Idaho Power’s latest Integrated Resource Plan (IRP), submitted to state regulators at the end of December, proposes to phase out all coal-fired power by the end of 2028. The company’s 2019 IRP called for the use of coal to end by 2030.
Idaho Power expects to add more than 200,000 new customers by 2040 on account of the state’s rapid population growth, and plans to add 3,790 MW in new clean energy resources, including wind, solar and battery storage over the next 20 years to address growing power demand. The company also plans to deploy programs to reduce energy use during periods of high demand, according to a news release that accompanied the IRP.
Ben Otto, energy associate for the Idaho Conservation League, called the IRP a "positive outcome" following eight years of advocating for coal retirements. But he said the league was disappointed with the last-minute addition of plans for Idaho Power to participate in the conversion of the Bridger Coal Plant to natural gas.
Idaho Power is among the latest utilities to accelerate plans to phase out coal generation, but its newly proposed IRP does not have the company on a path to meet its 2045 100% clean energy goal, according to Otto.
The latest IRP proposes to exit the utility’s last source of coal-fired energy two years ahead of the 2030 target established in 2019. To replace it and keep pace with demand, Idaho Power proposes to deploy more than 3,000 MW of new renewable energy resources, and will participate with PacifiCorp in the conversion of the Bridger coal plant to natural gas by 2024. Idaho Power proposes to exit the Bridger plant entirely by 2034.
Kevin King, board chair of the Idaho Clean Energy Association, said the outcome was unusual for an IRP process in a state with no legislative mandates to end coal generation or reduce carbon emissions.
"Idaho Power’s plan to acquire thousands of megawatts of wind and storage because it’s affordable and reliable, and not by government mandate, is a big takeaway for us," he said. "It’s certainly a step forward from years and years ago when the statement was clean energy is not valuable, so it’s come a long way."
The fact that the trend away from coal generation has accelerated in the face of the state’s rapid population growth is also encouraging, Otto said, and suggests that the trend away from coal is "durable" and will continue into the future.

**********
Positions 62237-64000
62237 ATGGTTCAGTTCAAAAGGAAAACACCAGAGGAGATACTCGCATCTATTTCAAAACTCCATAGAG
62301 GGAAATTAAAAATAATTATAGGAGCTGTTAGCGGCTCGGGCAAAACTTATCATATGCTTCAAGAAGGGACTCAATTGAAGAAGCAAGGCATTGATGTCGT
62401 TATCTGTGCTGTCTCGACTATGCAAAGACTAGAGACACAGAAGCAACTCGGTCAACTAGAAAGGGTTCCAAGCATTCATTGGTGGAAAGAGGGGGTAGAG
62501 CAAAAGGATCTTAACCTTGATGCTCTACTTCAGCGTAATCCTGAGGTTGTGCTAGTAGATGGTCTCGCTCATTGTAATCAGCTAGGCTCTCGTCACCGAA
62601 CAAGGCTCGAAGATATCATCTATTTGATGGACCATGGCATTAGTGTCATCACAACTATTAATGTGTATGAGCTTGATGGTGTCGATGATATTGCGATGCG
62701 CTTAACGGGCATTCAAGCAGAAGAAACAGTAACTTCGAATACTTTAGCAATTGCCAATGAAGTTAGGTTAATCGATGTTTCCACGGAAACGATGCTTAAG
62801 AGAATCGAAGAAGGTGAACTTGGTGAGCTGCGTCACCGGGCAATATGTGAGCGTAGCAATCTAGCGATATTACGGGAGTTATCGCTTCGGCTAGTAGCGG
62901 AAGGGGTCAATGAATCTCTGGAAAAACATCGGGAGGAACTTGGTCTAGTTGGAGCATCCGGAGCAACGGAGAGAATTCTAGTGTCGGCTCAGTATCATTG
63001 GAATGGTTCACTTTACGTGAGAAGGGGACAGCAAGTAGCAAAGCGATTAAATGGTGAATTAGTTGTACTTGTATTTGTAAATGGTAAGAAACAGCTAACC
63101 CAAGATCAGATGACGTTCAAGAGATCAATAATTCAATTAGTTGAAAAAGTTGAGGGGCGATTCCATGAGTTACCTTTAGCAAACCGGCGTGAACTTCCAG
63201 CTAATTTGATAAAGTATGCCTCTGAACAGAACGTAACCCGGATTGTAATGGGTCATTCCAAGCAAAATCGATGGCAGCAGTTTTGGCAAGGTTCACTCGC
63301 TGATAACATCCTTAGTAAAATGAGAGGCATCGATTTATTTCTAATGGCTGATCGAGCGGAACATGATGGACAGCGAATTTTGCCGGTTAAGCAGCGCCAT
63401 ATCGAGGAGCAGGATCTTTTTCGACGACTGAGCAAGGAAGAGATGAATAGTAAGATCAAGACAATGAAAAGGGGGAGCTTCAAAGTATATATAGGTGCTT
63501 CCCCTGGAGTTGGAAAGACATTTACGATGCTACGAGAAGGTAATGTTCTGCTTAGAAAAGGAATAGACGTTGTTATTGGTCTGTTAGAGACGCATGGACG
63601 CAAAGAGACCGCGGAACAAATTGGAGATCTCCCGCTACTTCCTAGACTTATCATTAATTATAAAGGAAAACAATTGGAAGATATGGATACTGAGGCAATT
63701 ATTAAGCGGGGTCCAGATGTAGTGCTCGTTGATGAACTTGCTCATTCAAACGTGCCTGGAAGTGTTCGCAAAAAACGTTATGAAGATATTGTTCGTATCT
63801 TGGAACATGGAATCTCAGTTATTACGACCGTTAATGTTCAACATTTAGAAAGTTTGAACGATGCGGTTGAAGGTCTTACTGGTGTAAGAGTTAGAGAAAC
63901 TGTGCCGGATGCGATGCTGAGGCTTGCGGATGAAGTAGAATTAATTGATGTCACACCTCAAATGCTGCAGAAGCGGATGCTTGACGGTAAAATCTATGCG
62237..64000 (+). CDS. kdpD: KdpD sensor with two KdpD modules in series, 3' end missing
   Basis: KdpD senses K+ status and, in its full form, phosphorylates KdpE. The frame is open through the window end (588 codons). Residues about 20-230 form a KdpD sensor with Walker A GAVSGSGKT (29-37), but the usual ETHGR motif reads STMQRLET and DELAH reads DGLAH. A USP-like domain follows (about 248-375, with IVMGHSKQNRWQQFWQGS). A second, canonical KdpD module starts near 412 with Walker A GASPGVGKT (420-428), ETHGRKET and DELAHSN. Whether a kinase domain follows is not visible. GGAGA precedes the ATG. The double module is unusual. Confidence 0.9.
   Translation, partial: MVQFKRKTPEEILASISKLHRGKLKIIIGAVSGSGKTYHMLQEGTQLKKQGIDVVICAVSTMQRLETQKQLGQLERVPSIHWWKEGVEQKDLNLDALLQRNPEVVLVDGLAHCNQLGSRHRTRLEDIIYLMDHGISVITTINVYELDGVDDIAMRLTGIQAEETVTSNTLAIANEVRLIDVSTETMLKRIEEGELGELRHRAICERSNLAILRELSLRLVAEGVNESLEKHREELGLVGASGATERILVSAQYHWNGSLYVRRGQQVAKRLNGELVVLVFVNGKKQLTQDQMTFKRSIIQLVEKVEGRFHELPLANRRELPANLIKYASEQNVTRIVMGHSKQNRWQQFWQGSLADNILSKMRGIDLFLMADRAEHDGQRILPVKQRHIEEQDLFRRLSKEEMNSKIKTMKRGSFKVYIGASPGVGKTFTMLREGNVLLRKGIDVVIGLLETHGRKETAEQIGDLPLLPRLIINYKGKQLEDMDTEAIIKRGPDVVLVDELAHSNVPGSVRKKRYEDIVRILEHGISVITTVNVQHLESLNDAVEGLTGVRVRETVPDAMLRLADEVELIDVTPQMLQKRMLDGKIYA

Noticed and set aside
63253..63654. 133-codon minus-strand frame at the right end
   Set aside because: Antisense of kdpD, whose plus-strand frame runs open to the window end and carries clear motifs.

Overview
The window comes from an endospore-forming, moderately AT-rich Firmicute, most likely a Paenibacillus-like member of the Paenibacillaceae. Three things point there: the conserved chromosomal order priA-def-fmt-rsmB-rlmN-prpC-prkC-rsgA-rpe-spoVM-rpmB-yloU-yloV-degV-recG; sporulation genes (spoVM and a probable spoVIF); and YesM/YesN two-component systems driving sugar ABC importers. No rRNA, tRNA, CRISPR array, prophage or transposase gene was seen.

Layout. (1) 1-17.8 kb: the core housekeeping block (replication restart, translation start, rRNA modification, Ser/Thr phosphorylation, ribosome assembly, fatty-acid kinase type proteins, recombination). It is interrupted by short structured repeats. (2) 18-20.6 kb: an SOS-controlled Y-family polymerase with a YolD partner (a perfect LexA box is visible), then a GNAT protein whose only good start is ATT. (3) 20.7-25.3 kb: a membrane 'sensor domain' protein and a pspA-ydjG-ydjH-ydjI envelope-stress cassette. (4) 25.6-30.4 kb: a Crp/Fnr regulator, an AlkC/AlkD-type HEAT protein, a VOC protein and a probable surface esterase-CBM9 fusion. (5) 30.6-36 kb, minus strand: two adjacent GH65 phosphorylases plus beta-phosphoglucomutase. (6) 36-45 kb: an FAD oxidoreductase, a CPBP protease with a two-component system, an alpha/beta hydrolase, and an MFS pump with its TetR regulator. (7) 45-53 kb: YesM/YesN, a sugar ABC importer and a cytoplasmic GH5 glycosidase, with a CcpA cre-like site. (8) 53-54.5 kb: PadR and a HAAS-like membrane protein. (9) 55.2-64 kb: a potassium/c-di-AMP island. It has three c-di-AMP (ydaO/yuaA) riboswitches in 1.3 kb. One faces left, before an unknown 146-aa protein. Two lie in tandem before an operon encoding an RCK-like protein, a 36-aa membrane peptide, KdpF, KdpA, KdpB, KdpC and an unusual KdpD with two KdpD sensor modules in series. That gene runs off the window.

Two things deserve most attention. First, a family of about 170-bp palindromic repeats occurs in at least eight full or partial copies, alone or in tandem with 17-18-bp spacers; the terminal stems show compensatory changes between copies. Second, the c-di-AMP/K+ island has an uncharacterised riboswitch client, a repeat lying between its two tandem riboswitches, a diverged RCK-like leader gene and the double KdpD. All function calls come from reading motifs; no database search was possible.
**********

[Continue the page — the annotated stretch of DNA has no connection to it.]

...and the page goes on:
Cassandra Koerner, assistant director of the Boise State University Energy Policy Institute, also saw the IRP as a signal that policy was just one of many factors driving coal retirements.
"State-level carbon policies have been rapidly impacting coal plant closures throughout the west," she said in an email. "Idaho Power’s shift toward more renewable energy sources demonstrates that economics are catching up with these technologies and allowing Idaho Power to move closer to its decarbonizing goals at a faster pace."
Because Idaho does not have any coal plants or mines within the state, the "impact from retirements … are not as significant as to states that depend on coal economically," Koerner said.
However, Otto noted that the IRP still does not align with Idaho Power’s goal to achieve 100% clean energy by 2045.
"They say they’re waiting for innovation and have a goal and a glide path, but this plan doesn’t get them there," he said. "There’s a gap [in terms of] what they are going to do with the existing gas fleet. That’s not in the plan, and that’s something to consider."
Plans to convert the Bridger plant to gas, rather than exiting from it entirely, were added to the IRP at the last minute, allowing stakeholders limited time for discussion, Otto said. He said the Idaho Conservation League planned to continue the dialogue around that decision in the future as the focus shifts from eliminating coal to eliminating natural gas. But overall, he said, the direction outlined in the new IRP was encouraging.
"It’s a really, really great result in a fast growing state without any legislative mandate," he said. "What we see is, just following the numbers [leads to] a rapid clean energy transition."